The term "structure", as used in the present specification, has a wide-ranging meaning. It may denote a glass block such as in FIGS. 1-5; or it may denote any structure supporting a properly arranged array of optical filters with an empty space (typically filled with air) therebetween along the multi-point path of the optical signals (FIG. 6). The term "sequential" has the same meaning as "cascading" in the U.S. Pat. No. `683` Scobey patent and is explained in the following description with reference to the drawings.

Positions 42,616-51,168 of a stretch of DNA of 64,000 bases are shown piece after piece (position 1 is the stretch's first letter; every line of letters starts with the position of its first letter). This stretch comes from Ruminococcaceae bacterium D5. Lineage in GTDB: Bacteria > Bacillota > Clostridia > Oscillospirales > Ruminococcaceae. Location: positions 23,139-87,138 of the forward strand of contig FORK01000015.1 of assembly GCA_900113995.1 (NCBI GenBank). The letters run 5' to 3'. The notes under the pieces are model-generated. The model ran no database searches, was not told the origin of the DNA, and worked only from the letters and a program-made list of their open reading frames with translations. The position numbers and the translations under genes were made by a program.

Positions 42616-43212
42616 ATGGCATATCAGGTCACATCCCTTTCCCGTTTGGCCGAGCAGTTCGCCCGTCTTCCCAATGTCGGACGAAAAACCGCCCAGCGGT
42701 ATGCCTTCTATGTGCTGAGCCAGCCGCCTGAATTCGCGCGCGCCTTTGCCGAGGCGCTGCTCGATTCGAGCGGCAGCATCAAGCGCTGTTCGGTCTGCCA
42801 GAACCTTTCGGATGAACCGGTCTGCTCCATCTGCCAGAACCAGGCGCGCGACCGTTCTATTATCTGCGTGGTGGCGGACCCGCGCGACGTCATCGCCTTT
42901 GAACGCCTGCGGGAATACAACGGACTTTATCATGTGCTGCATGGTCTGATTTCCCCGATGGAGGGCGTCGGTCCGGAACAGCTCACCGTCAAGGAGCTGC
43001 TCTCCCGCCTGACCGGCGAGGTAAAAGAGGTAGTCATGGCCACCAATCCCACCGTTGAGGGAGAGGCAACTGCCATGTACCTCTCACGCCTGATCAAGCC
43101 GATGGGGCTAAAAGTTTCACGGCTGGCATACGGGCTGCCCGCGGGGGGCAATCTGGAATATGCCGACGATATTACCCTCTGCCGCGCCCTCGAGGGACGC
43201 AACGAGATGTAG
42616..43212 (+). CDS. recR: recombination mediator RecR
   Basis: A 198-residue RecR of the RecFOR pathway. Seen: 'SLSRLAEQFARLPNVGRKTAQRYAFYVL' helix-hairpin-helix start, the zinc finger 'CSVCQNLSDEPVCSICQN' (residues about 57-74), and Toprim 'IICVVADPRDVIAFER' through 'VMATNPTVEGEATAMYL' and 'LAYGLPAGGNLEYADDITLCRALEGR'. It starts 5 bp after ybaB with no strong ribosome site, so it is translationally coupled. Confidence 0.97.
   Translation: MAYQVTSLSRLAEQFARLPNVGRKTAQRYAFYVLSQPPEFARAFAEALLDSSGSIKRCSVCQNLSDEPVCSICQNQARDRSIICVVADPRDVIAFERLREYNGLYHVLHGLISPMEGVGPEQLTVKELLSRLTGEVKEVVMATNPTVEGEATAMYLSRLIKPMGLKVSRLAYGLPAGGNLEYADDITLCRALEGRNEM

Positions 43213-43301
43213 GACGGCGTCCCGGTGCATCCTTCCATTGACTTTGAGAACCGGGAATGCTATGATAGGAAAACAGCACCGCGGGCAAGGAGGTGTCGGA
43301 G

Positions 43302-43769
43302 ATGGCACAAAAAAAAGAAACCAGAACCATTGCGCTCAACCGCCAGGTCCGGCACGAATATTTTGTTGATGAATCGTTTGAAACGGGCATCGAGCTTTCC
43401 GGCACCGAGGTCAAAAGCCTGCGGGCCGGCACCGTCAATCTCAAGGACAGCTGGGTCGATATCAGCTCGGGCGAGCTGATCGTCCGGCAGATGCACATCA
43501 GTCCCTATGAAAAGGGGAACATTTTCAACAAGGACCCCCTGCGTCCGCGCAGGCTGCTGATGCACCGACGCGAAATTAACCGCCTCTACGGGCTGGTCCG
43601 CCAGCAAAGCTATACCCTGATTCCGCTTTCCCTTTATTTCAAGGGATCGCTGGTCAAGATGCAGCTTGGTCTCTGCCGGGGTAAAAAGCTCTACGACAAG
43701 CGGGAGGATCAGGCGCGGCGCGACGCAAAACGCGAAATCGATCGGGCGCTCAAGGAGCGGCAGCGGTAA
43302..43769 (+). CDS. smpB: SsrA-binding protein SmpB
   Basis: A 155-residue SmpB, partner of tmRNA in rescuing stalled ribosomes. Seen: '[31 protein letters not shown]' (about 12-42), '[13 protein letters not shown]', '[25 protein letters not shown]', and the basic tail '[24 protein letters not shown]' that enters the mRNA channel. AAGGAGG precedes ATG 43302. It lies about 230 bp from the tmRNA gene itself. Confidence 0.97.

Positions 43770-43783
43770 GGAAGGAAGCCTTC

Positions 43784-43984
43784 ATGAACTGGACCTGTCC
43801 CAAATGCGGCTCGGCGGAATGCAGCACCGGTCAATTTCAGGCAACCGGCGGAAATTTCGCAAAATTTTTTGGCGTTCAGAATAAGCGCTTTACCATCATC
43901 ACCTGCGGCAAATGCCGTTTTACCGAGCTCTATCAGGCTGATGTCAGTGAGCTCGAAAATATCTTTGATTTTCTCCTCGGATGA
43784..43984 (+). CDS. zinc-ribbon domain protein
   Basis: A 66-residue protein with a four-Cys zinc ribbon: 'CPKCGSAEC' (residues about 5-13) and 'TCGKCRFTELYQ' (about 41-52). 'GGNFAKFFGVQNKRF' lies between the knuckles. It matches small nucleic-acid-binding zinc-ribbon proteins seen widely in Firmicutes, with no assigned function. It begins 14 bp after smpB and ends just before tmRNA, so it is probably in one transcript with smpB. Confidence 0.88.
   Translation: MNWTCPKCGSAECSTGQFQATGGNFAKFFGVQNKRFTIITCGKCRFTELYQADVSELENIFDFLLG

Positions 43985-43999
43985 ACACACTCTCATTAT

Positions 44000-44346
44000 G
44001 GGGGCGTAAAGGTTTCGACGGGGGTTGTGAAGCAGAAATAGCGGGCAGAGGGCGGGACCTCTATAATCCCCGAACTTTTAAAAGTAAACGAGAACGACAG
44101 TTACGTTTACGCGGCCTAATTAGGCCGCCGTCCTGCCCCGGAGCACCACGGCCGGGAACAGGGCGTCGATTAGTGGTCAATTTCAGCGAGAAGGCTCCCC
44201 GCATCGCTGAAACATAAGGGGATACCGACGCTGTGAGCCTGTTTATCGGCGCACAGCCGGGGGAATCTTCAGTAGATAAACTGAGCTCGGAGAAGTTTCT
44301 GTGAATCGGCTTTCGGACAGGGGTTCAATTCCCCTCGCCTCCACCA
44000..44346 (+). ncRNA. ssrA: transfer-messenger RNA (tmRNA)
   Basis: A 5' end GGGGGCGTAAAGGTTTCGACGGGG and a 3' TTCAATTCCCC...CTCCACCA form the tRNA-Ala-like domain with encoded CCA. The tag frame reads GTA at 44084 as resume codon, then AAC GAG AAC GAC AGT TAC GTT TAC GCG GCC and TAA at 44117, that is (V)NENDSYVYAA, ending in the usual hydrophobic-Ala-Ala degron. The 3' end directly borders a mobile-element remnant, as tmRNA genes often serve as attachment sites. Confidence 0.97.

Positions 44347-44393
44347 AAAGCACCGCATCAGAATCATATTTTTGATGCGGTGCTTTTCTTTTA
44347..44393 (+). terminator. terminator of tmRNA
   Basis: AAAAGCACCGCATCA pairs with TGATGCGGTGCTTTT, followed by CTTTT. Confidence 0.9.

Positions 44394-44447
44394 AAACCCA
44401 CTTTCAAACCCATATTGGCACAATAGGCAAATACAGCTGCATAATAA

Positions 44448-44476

As shown in FIGS. 1-4, the multiplexing/demultiplexing device of the invention has a glass block 10 of a rectangular shape in cross-section, or plan view. A collimating lens 12 couples a multiple-wavelength input optical beam 14 to the block 10 at an angle through an input port 18. The beam passes through the block 10 to an output port 19 having an optical filter 20 which is selected to be transparent to a first wavelength band, λ1, and reflect the remaining wavelength sub-ranges λ2, λ3, λ4 etc. designated hereafter as 22. As explained hereinabove, most but not all of the first wavelength band λ1 is removed at the filter 20, and the signal reflected from the filter 20 still contains a few percent of the first wavelength band. The reflected signal 22 in turn passes to a second filter 24 associated with an output port 26. The second filter 24, importantly, is selected to be transparent to an identical, or substantially identical, wavelength sub-range as filter 20. At least a substantial part of the band λ1 still remaining in the signal 22 is therefore removed at the port 26 (designated in FIGS. 1-5 as λ1 '). Since the intensity of the band removed at the second filter 24 is much lower than that of the main λ1 band removed at the filter 20, the λ1 ' band can either be disregarded or used as a tap to monitor the performance of the main band λ1 which is removed at port 19.